Working as the Communications and Marketing Coordinator of 4A Arts fulfills Alex Carrillo’s dream to bring his knowledge of the entertainment industry to the broader arts and culture world. Born in Oakland, CA and raised in the Tri-Cities of Washington state, Alex envisaged himself exiting generational poverty and eventually working in the music industry.
After high school, without scholarships, funding, or other support to help him reach his goals, he enlisted in the U.S. military in 2013, joining the Army Infantry. Alex received his basic training in Fort Benning, Georgia before being stationed in Fort Drum, New York, where he proudly became a member of 4-31 Charlie Company, the Mountain Division (the world’s best kept secret). In 2015, Alex was deployed to Afghanistan in a classified combat war zone through early 2016.
After his time in the service, Alex returned home to seek his college degree. He enrolled at The Los Angeles Recording School, a division of the Los AngelesFilm School, where he received his associate’s degree in Music Production and bachelor’s in Entertainment Business.
While still studying at the L.A. Recording School, Alex landed a publishing deal with Position Music, earning his music a place in the Netflix movie Moxie and in the video game NBA2k22 with his album Locked In.
After receiving his Bachelor’s degree, Alex began working on the business side of the industry, managing artists, performing social and digital marketing, and distribution, among other duties. Alex joined 4A Arts in the summer of 2022, bringing those talents to the nonprofit world.
Whitney S. Christiansen is a native Kentuckian with an interdisciplinary background in arts, education, and advocacy. She spent nearly a decade teaching secondary English and drama in public schools, receiving a master’s in Interdisciplinary Humanities from the University of Louisville in 2017, where she received that year’s Grady Nutt Award for the year’s most creative directed study project, “Summoned,” an interdisciplinary practicum that combined research on medieval morality plays and Marlowe’s Doctor Faustus with contemporary concepts of costume and set design. From 2009-2015 she was a cast member and later director for the Kentucky Highland Renaissance Festival, where she inaugurated and directed the festival’s teen cast, who developed two stage shows in the commedia dell’arte tradition.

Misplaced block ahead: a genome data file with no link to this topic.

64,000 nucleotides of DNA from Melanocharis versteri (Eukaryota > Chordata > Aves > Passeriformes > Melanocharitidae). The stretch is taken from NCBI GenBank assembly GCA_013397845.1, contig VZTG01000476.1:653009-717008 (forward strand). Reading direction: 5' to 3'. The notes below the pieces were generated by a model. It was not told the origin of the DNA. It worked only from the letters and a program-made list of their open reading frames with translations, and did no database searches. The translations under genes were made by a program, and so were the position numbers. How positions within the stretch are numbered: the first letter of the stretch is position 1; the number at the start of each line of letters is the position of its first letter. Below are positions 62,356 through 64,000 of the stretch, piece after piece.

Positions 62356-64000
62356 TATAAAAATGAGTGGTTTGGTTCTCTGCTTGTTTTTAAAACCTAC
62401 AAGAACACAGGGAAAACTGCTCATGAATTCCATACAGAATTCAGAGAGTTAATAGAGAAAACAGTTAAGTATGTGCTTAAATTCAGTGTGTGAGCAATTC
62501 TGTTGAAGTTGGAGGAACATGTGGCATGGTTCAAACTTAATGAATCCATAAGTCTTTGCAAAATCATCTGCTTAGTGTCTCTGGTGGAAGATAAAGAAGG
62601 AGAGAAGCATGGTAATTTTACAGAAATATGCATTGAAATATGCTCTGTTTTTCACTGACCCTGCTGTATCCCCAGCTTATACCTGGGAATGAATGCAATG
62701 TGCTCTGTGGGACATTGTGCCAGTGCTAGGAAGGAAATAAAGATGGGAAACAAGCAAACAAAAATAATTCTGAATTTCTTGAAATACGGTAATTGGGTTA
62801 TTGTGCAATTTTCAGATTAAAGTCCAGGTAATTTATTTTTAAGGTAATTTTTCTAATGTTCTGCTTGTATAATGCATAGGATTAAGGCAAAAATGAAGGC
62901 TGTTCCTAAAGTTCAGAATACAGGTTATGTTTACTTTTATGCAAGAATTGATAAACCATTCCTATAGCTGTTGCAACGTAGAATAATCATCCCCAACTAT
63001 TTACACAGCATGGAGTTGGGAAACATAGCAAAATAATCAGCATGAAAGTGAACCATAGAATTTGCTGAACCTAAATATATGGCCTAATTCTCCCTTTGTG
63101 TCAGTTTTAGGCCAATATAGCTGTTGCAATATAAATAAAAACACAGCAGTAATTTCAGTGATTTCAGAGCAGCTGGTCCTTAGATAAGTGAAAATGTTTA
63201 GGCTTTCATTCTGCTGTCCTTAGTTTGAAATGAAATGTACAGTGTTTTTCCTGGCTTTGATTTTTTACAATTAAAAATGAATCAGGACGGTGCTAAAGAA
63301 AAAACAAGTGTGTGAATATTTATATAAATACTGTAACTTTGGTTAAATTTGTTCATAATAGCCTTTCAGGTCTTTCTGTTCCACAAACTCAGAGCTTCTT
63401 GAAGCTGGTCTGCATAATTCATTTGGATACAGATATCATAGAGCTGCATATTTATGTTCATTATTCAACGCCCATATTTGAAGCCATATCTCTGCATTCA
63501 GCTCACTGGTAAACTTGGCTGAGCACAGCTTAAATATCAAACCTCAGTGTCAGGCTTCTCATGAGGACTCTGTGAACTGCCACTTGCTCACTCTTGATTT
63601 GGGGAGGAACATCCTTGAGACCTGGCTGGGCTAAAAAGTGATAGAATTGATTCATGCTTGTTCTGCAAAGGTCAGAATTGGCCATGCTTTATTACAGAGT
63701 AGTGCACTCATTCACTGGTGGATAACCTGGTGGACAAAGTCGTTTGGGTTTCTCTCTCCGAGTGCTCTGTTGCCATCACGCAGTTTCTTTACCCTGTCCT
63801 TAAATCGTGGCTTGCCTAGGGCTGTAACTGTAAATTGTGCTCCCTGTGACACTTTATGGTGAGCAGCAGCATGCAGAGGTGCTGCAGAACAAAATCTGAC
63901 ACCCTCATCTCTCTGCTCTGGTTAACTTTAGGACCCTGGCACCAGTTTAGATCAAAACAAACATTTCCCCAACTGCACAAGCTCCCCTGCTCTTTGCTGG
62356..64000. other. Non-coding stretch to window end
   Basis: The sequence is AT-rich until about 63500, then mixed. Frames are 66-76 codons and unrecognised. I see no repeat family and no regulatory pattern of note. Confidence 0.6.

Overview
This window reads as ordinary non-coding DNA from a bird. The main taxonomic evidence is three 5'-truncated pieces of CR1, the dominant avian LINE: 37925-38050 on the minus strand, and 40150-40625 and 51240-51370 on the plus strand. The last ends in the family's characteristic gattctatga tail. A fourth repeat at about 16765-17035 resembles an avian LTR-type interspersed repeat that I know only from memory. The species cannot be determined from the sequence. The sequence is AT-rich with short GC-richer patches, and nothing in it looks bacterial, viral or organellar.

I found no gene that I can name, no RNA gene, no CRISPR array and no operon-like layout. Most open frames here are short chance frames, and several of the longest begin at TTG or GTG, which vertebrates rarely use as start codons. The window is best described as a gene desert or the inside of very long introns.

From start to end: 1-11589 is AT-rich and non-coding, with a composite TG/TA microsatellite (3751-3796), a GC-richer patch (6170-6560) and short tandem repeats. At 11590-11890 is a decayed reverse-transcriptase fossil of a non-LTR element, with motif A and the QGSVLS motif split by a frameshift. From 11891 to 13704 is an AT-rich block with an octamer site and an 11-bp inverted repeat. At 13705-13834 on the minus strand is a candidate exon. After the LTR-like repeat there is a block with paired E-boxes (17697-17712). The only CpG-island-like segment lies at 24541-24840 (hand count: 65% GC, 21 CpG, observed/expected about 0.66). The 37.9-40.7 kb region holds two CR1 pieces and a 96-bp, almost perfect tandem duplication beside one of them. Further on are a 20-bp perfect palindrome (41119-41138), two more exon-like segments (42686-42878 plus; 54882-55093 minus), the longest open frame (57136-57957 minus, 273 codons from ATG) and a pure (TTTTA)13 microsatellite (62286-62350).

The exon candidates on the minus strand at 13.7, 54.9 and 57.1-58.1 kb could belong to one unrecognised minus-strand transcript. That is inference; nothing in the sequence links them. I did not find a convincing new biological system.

Leaving the classroom in 2019, Whitney received her second master’s degree from Colorado State University in Arts Leadership and Cultural Management, where she began working with Be An #ArtsHero, a grassroots campaign dedicated to bringing COVID relief to Arts Workers (now Arts Workers United.) She was the researcher on staff for AWU’s lobbying team for the U.S. House Small Business Committee’s January 2022 hearing on the creative economy, and for Ovation TV’s The Green Room with Nadia Brown, an educational comedy show about the creative economy that launched in March of 2022. Formerly the general manager of the Center for Music Ecosystems, Whitney heads up 4A Arts’ new research initiative alongside her work managing central operations.
Actor, entrepreneur, political strategist, and father of two, Gavin Lodge comes to 4A Arts with a unique perspective on arts and culture in America. A 20-year veteran of stage and screen, Gavin grew up in suburban Colorado and traversed the country in his work with political campaigns at the senate and presidential levels as well as touring for shows.
After studying international affairs and philosophy at the University of Colorado, he worked as a field organizer in the Iowa Caucus followed by the role of “body guy” to then-candidate Senator Maria Cantwell of Washington State. Politics empowered him to move to New York City to pursue a performing career. Ultimately, he performed in multiple Broadway shows (including 42nd Street, Spamalot, and Priscilla, Queen of the Desert) as well as regional theater, national tours and several network television appearances.
Though he was thrilled every time he stepped onto a theatrical or sound stage, Gavin was equally happy to take on leadership roles in his local union and later his kids’ PTA.
With the Covid-19 pandemic, Gavin jumped back into the political realm, working as a strategist for Bryson Gillette, a minority-owned PR firm focused on politics and public affairs. He also volunteered for Be an #ArtsHero, an arts advocacy movement blossoming during the first few months of the pandemic. During his time with Be an #ArtsHero, he was part of a team that successfully lobbied for a first-of-its-kind hearing on the creative economy in front of the House of Representatives Small Business Committee.
Gavin lives in rural Connecticut with his partner (a composer and orchestral conductor), his TikTok-dancing daughter (who is musically gifted in unparalleled ways) and his soccer-playing son who recently told him “Dad? I’m just not into concerts and theater stuff.” As he told his son, Gavin believes there is much more to American arts and culture than “concerts and theater stuff.” From the video games his son loves to play to low-rider paint jobs to streaming television series while sitting on the couch, Gavin sees American arts and culture as an inclusive, “big tent” spectrum where everyone is an artist and everyone is a member of an audience.